Bollinger Bands can provide an indication of:
Developed by John Bollinger, this technique is one of the most popular forms of envelope or channel indicator. Two winding parallel lines above and below a central moving average (MA) create a band that contains the majority of price movements within a channel. This is similar to moving average envelopes. The difference is that Bollinger Bands are also sensitive to volatility in the market. The bands spread further apart during volatile markets and come closer together during calmer markets.
Technically speaking, moving average envelopes are plotted at a fixed percentage above and below a moving average, whereas Bollinger Bands are placed two standard deviations above and below the moving average, which is usually 20 days. Using two standard deviations ensures that 95% of the price data will fall between the two outside bands.
John Bollinger has written that, "Trading bands are one of the most powerful concepts available to the technically based investor, but they do not, as is commonly believed, give absolute buy and sell signals based on price touching the bands. What they do answer is the perennial question of whether prices are high or low on a relative basis." He goes on to say, "It is the action of prices near the edges of the envelope that we are particularly interested in."
As with most indicators, signals generated by Bollinger Bands should be confirmed using complimentary indicators. According to Bollinger, one of the biggest mistakes in technical analysis is the multiple counting of the same information. For example, using different indicators all derived from the same series of closing prices to confirm one another.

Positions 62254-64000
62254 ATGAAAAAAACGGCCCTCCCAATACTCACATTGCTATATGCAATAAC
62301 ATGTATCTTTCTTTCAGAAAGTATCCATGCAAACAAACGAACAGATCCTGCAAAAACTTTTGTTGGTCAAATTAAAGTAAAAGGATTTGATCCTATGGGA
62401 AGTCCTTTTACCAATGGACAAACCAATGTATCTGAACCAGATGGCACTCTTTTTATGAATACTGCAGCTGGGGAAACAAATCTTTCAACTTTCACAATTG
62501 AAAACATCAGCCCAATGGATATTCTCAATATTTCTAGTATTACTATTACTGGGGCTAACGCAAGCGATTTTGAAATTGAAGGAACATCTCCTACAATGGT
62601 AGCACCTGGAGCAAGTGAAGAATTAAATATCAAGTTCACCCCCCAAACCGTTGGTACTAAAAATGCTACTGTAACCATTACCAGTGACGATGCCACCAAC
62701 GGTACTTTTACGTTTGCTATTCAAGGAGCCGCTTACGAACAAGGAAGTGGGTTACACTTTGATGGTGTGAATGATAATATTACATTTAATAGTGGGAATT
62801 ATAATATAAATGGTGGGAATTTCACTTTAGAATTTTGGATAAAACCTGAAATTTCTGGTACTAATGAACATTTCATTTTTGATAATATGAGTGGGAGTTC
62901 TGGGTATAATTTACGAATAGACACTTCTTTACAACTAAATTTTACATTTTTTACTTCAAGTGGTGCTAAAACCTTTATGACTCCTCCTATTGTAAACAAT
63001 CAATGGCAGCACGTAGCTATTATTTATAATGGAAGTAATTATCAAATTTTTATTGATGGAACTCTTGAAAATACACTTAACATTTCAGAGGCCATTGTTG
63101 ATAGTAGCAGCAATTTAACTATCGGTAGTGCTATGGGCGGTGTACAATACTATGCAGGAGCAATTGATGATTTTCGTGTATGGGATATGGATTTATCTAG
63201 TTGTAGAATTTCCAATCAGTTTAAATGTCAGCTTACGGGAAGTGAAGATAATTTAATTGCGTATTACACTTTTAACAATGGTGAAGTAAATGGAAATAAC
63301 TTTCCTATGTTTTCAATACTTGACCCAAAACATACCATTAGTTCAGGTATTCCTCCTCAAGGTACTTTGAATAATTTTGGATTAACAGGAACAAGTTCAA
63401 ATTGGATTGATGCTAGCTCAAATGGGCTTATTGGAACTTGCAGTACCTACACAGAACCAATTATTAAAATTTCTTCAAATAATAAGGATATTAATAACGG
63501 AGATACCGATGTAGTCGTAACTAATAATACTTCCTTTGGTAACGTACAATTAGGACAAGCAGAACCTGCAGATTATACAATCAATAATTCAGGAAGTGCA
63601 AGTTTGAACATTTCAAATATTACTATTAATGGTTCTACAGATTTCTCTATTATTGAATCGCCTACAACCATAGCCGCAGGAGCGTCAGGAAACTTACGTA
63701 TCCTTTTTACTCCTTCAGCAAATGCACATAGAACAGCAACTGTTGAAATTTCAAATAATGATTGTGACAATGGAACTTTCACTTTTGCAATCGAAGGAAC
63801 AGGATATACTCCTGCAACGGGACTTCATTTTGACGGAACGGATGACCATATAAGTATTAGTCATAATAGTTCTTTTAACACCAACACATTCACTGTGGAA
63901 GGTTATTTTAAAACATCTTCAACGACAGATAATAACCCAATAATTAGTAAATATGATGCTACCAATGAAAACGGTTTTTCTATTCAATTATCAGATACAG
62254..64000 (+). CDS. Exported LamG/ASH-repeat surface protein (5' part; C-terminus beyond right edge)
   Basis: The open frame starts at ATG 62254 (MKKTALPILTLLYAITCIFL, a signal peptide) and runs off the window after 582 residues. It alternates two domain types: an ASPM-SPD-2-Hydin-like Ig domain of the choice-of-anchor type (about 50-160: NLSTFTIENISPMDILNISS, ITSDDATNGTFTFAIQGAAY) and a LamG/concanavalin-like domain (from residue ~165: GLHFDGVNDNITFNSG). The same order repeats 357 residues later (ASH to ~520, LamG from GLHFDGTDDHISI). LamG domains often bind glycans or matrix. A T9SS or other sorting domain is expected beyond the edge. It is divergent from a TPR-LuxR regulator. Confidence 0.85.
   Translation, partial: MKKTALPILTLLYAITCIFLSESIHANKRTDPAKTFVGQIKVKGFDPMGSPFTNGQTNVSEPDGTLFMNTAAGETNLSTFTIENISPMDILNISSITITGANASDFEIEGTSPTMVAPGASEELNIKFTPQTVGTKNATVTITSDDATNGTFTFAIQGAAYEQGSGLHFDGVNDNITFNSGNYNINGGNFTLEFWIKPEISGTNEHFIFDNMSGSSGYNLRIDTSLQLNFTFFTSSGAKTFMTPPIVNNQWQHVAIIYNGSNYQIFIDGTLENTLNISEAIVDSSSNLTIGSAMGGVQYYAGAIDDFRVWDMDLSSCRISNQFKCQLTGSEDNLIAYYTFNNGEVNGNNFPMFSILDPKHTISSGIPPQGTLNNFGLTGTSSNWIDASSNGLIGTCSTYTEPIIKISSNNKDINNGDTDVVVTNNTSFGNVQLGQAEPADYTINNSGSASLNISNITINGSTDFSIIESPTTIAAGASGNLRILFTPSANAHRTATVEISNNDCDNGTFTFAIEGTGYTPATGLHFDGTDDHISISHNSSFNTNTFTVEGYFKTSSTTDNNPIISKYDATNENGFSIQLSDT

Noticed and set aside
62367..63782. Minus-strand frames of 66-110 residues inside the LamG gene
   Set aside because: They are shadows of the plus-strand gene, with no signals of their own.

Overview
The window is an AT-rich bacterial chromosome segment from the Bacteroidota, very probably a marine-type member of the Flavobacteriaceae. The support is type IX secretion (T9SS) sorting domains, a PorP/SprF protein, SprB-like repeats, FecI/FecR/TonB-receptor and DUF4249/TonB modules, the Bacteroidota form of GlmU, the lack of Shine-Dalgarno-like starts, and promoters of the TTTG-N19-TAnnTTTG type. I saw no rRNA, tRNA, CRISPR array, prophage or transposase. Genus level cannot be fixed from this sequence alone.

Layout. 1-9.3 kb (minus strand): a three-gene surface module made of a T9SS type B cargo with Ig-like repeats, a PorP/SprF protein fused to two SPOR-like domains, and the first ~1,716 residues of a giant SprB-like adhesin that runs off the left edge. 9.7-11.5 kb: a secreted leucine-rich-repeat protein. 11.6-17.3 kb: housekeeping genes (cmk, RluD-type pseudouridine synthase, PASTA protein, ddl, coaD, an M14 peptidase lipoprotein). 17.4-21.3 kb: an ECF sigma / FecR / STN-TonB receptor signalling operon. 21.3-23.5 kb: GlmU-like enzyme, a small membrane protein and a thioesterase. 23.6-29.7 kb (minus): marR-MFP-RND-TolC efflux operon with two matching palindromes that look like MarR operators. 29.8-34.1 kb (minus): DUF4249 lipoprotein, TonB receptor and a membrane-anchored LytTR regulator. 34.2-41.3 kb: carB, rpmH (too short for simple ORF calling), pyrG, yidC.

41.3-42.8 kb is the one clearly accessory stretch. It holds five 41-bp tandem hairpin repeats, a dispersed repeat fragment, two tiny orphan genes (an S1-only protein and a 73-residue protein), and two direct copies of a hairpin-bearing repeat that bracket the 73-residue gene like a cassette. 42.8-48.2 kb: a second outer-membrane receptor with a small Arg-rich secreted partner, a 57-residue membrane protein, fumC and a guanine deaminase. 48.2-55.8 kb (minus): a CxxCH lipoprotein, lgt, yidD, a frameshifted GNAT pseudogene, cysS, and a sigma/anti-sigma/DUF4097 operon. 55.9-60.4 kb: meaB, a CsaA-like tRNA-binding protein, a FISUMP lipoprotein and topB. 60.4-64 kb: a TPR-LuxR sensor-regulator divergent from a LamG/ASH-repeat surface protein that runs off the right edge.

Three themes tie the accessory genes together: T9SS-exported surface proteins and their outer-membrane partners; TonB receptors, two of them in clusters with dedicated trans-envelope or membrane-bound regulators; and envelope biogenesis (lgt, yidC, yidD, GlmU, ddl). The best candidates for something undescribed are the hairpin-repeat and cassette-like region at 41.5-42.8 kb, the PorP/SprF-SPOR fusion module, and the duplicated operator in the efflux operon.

The indicators he recommends to complement Bollinger Bands are:
"See the description for each of these indicators for further information."
Bollinger Bands provide the following useful signals:
Trend: when prices move outside the bands, a continuation of the current trend is implied. Strongly trending markets will often stay touching and occasionally penetrating the band for long periods. Watch for initial penetrations of a band, particularly if other indicators confirm a potential move. When the bands are unusually far apart, the current trend may be ending. When the two bands are very tight, the market may be about to initiate a new trend.
Price targets: a move that originates at one band tends to go all the way to the other band. This observation can be used projecting price targets. For example, if prices bounce off the lower band and cross above the 20 day moving average, the upper band becomes the upper price target. A crossing below the 20 day average would establish the lower band as a price target.
Volatility (width of bands): sharp price changes tend to occur after the bands tighten, as volatility lessens.
Momentum: when the price moves above or below the Bollinger band then, on a subsequent move, fails to reach the band, you can interpret this as a loss of momentum and a reversal is possible. Many times the subsequent move will reach a higher or lower price but the loss of momentum is still indicated.